Gate Training

Breaking from a starting gate doesn’t come naturally to a horse; learn how trainers teach their young Thoroughbreds this unique skill safely and effectively

The excitement of horses breaking from the gate is the product of repeated training starting at an early age. Courtesy Kevin Thompson/The Horse Staff

The starting gate is an iconic symbol of horse racing — the bell clanging, the doors springing open, and the horses surging forward as the race begins. The process appears seamlessly orchestrated, but it takes a lot of effort to get the contenders to this point. Just as anyone who has ever tried to get an untrained horse into a trailer knows, horses don’t automatically walk into tight, enclosed spaces.

All racehorses must be gate-trained before they can start in a race. Racing rules throughout the country require horses to go through an approval process to ensure they can break from the gate safely and efficiently. A horse that refuses to go into the starting gate can pose a danger to himself, his jockey, other horses and riders and the gate crew, in addition to delaying the start of a race.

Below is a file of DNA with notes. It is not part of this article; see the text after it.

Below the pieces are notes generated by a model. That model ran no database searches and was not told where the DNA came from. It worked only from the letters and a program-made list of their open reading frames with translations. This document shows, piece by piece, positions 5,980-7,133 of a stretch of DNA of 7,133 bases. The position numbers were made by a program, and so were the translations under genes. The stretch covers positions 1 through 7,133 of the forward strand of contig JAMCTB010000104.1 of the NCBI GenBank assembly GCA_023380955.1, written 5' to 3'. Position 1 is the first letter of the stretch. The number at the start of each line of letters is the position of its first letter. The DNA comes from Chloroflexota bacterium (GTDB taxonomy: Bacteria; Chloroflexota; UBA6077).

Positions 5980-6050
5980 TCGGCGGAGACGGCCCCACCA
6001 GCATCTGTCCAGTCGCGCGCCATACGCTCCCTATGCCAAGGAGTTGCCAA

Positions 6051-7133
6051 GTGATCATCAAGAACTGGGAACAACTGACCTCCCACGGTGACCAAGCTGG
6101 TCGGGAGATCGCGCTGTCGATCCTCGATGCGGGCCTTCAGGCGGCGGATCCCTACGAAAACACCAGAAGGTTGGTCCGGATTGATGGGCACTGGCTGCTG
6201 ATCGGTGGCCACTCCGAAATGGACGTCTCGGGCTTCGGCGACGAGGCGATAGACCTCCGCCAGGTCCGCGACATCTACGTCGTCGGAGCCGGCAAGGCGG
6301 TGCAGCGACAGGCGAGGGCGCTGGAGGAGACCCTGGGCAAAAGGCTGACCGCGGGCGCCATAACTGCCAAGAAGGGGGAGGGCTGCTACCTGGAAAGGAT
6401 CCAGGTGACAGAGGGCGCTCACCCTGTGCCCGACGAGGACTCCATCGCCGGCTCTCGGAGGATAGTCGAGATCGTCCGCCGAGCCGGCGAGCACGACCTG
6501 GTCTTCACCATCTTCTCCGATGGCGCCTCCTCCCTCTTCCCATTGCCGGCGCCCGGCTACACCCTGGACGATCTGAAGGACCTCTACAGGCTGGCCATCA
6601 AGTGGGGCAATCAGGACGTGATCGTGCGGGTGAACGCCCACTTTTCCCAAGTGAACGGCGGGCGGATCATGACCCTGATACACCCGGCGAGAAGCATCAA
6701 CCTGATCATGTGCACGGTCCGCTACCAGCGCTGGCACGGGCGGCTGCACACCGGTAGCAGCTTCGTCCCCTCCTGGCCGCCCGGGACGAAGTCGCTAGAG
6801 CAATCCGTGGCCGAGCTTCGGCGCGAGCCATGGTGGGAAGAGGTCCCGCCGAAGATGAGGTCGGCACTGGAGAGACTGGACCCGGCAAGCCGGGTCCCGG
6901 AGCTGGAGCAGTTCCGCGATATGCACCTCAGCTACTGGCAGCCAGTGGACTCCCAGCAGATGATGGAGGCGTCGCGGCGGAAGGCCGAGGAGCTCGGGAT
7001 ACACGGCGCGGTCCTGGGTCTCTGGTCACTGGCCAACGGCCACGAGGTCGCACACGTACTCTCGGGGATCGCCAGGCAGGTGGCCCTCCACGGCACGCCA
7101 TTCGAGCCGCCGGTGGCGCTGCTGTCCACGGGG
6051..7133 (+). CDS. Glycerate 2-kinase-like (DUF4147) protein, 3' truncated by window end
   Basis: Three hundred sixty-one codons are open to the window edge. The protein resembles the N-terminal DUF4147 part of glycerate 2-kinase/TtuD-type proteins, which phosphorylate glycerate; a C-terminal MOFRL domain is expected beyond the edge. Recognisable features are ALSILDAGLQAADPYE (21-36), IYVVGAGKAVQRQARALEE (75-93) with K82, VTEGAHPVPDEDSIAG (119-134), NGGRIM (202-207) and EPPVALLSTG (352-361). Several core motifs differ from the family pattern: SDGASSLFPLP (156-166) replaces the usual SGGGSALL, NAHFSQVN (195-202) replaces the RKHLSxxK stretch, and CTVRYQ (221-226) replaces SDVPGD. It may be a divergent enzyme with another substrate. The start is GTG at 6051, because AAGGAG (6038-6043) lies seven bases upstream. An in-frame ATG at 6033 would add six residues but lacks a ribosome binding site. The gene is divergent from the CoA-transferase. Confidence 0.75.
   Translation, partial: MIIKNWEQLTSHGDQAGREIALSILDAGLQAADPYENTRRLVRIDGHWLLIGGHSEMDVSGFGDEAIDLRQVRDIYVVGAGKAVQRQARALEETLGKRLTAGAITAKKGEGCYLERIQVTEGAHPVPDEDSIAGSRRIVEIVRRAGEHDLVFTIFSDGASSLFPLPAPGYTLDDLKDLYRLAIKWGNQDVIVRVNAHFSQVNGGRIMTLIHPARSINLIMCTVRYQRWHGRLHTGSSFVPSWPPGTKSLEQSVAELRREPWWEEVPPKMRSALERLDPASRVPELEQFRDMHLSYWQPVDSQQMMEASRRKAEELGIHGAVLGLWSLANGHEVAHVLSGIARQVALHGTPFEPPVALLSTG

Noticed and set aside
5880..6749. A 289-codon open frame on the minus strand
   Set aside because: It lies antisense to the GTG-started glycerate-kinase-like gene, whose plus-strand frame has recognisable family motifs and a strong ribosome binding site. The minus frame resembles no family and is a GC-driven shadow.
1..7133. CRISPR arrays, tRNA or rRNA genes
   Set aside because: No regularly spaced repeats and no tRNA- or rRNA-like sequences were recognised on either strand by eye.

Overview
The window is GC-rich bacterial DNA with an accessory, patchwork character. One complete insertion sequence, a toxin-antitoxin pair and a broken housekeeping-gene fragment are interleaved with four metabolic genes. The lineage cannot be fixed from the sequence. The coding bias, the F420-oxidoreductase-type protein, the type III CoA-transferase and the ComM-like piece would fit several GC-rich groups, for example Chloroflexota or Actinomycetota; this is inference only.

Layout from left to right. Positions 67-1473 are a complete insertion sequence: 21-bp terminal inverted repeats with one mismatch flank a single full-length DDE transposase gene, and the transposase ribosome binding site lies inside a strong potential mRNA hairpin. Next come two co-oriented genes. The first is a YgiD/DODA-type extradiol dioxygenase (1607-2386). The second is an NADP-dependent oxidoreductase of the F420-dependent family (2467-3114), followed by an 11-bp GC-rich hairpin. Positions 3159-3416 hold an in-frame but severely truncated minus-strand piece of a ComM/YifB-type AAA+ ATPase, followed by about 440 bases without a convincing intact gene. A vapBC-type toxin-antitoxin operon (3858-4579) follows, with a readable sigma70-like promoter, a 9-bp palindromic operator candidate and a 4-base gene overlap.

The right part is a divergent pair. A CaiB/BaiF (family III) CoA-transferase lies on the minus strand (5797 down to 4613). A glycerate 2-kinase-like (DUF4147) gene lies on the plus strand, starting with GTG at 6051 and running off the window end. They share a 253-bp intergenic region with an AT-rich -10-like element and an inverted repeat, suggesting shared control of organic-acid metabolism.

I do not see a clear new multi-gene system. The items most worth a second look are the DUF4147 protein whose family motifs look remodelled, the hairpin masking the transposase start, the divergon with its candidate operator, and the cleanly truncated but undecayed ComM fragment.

How does a horse learn to walk into a starting gate calmly and leave it at a gallop? As with any training regimen, the process works best when started slowly, allowing a horse to master each step along the way.

“Horses are usually introduced to the gate very early,” says trainer Matt Chew. “We like to have it done at the farm before they’re 2 years of age.”

Chew trains a stable of Thoroughbreds at Southern California racetracks and once worked on a starting gate crew. He and his wife, Candace, who is the head of graphics at Santa Anita Park, also retrain some of Chew’s racehorses for second careers. They have even worked with horses for various movie and television projects, including the film “Seabiscuit.”

“The process starts with a simple walk-through,” Chew says.

Unlike a horse trailer, which is enclosed, a starting gate’s stalls can be open in both the front and back. With everything open, the horse is simply walking through a tight space. The rider and the person leading the horse offer pats and encouragement to coax him through with very little drama.

Chew explains that farm personnel might walk the horse through the gate at the beginning of the animal’s daily training routine, segueing seamlessly into whatever galloping or jogging exercise is scheduled for that day.

“It gets them used to touching the sides of the gate,” says Chew.